Sakıp Sabancı's own words

With One of the Former Presidents of the USA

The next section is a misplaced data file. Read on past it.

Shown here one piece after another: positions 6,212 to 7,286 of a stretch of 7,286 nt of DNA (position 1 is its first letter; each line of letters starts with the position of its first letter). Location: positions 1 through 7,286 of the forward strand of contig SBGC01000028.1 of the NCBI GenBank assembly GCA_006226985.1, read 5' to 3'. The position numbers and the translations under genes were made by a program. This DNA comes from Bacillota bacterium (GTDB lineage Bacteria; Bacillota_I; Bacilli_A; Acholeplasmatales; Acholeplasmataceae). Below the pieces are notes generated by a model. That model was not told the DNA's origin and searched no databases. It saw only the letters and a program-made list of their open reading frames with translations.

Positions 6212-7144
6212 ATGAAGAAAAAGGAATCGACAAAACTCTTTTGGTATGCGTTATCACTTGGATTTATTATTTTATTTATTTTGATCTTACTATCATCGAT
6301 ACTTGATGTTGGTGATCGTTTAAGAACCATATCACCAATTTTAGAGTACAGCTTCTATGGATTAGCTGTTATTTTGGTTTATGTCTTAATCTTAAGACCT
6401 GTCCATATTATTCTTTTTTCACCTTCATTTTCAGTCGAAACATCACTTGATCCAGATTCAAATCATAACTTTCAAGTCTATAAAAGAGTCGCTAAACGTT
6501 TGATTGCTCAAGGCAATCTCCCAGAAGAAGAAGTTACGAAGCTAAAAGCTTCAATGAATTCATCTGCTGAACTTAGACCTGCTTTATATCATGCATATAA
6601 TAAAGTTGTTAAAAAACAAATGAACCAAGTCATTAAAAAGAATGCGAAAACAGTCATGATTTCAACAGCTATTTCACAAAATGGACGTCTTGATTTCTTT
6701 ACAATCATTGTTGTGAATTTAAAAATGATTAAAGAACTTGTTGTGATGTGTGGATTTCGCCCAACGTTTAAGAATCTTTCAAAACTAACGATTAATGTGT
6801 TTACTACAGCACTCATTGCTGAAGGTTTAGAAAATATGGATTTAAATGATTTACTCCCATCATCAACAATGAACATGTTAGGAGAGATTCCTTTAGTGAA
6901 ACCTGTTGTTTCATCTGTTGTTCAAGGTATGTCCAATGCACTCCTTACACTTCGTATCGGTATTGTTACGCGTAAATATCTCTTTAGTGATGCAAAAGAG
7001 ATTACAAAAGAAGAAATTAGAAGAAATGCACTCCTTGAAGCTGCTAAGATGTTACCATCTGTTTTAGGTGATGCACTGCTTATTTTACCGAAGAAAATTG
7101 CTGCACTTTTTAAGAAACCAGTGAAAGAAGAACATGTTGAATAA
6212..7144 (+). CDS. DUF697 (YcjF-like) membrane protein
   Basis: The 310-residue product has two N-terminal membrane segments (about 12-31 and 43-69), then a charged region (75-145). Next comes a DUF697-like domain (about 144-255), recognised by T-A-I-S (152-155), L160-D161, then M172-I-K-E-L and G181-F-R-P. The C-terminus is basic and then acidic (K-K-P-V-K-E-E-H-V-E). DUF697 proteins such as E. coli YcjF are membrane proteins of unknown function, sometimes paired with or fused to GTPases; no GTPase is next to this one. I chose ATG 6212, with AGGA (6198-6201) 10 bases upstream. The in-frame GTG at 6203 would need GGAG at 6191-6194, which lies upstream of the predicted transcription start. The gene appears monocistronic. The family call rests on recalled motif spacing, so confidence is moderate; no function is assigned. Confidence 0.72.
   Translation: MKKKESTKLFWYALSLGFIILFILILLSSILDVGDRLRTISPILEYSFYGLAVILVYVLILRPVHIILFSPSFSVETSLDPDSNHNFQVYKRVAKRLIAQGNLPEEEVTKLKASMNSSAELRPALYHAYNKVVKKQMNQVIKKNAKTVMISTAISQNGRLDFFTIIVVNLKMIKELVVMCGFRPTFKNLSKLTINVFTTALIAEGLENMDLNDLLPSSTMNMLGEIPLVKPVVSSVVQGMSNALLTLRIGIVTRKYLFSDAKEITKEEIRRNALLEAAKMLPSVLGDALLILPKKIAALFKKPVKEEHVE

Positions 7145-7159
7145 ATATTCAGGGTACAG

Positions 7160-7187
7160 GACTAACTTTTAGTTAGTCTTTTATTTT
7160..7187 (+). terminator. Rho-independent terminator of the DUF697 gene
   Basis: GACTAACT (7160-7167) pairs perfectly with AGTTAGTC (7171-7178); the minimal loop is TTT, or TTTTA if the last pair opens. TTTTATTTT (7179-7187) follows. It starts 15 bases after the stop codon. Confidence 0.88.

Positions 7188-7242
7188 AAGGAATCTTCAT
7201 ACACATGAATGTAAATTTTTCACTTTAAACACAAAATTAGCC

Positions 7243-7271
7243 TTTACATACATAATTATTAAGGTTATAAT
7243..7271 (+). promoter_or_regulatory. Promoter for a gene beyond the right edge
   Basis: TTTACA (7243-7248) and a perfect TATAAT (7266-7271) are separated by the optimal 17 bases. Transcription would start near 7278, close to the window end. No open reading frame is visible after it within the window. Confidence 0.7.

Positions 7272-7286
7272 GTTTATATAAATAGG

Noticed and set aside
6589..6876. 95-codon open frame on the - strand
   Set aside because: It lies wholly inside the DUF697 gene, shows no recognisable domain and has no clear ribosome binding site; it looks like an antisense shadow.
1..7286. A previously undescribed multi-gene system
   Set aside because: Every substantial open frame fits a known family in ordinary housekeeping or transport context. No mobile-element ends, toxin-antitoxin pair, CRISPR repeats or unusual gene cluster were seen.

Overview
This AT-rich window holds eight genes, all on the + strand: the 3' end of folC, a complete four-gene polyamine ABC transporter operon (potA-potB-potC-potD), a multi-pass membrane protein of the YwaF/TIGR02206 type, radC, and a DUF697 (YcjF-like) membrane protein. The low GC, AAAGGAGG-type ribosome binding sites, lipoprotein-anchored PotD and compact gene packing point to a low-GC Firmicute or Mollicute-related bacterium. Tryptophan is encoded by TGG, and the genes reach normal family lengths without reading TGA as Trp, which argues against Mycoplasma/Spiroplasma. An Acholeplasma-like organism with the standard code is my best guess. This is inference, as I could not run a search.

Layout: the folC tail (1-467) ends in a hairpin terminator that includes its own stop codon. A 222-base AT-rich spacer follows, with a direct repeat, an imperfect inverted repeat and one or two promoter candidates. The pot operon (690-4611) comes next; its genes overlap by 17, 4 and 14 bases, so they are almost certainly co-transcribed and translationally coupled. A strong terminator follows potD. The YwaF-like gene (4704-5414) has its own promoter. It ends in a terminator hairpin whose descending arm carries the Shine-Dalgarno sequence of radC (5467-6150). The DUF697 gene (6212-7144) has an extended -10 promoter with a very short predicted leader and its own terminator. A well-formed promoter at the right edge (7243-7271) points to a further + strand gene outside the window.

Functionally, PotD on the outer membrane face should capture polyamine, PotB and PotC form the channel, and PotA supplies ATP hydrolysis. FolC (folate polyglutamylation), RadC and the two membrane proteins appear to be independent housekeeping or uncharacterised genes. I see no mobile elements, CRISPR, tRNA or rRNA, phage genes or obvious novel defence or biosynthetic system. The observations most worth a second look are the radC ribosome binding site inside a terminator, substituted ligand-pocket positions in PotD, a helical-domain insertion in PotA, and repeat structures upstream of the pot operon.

Jimmy Carter We learned of Jimmy Carter’s visit through the media. One afternoon I was called from the Governor’s office. Mr Nevzat Ayaz, the Mayor of Istanbul at the time, was going to have a private reception at Beyti Restaurant in honor of President Carter. I was asked to join them with my wife. At the reception, my wife and I were introduced to Jimmy Carter by the Mayor. We shook hands and took our places at the long table in the restaurant. The conversations were about general topics that revealed Carter’s areas of interest. Carter was, first of all, a devout individual. His religious training was quite deep. He was also interested in charity. After retiring from the presidency, he had dedicated himself to philanthropy. He was at that time pursuing the goal of opening a cultural center in his home-state, Atlanta. After Carter had talked on and on about a single cultural center, I couldn’t, to be honest, resist requesting the VAKSA brochure be brought from my car. I said “Look, Carter, dear, we have established 35 permanent charities in 13 different locations in the country (today there are 112 in 53 locations).” Carter immediately became more interested in speaking with me. He bombarded me with questions for futher information about the activities of the Foundation. Hours passed. The dinner may have ended, but not my conversation with Carter.Carter was going to leave for Izmir on his private plane the next day. I offered him a ride to his hotel. “We can continue our conversation in the car,” I said. He gladly accepted my offer. Instead of the official cars waiting at the door with the guards, we got into the limousine I had been using that day. It was past midnight, but our talk hadn’t yet concluded. “I would like to invite you to our house for breakfast tomorrow morning so that we can continue our conversation,” I suggested. “Of course,” he replied. The next morning at 7 am Carter and his wife came to the Horse Mansion at Emirgan. We first had breakfast. I explained how we conducted the Foundation’s activities. After breakfast Carter wanted to take a walk in and around the mansion. After he had examined the paintings of the Turkish painters, he looked through the Turkish calligraphy collection, hand-written Qur`ans, and works of the gilding artists. As far as I could see, he was very impressed by the calligraphy collection. I gave him two century old plaques by Turkish calligraphers as gifts. Later on, we started to talk about the possibility of building a foundation university in Turkey. We realized we were almost out of time and so we broached a new topic of conversation. Carter made me an offer: “Sabanci, if you have time, why don’t we fly to Izmir together?” We continued to talk during the flight. I had prepared a suprise for Carter. I sent the limousine we rode in the previous night to Izmir. In Izmir when we got of the plane, Carter found our Cadillac waiting. When he saw the driver he understood that this was the same car. He gave me a compliment saying, “Sabanci, you are so clever.”We kept in touch in 1986 as well. He invited me to the openning ceremony of the Cultural Center he’d established in Atlanta. On the day of the ceremony, I got in the line with my wife to shake his and his wife’s hands at the Cultural Center. As soon as he saw me, he hugged me, introducing me to his wife and other people around him. “Welcome to the USA, Sabanci. Look, this is my friend Sabanci from Turkey, I am very happy to have him here.” he said. The movement in the room stopped for a while. The special attention he showed me attracted everyone’s attention including the mayor’s. The next day I was invited for breakfast. Only 150 of the 3000 dinner guests had been invited for breakfast. What is more important were the three tables of honor. To reach these tables you needed to climb stairs as if going on stage. I also was a guest at a table of honor. It is wrong of me to say “I.” I am a simple mortal man. This was a compliment given to a “Turkish” man. For me, the most interesting aspect of Carter`s speech was that he mentioned me as his guest from Turkey. His talking about a Greek businessman after mentioning me was also very meaningful. After the speech, those very important 150 people came over to shake my hand. Archbishop Yakovas led the prayer before breakfast. While I stood and prayed with my jacket buttoned up like everyone else, I thanked God a thousand times more. It was true that as the Sabanci Company we were listed in the Fortune Magazine`s Top 500, but with the pride of realizing the importance of sitting at a table of honor among the people invited from all over the world by a former US president, I gave my thanks to God.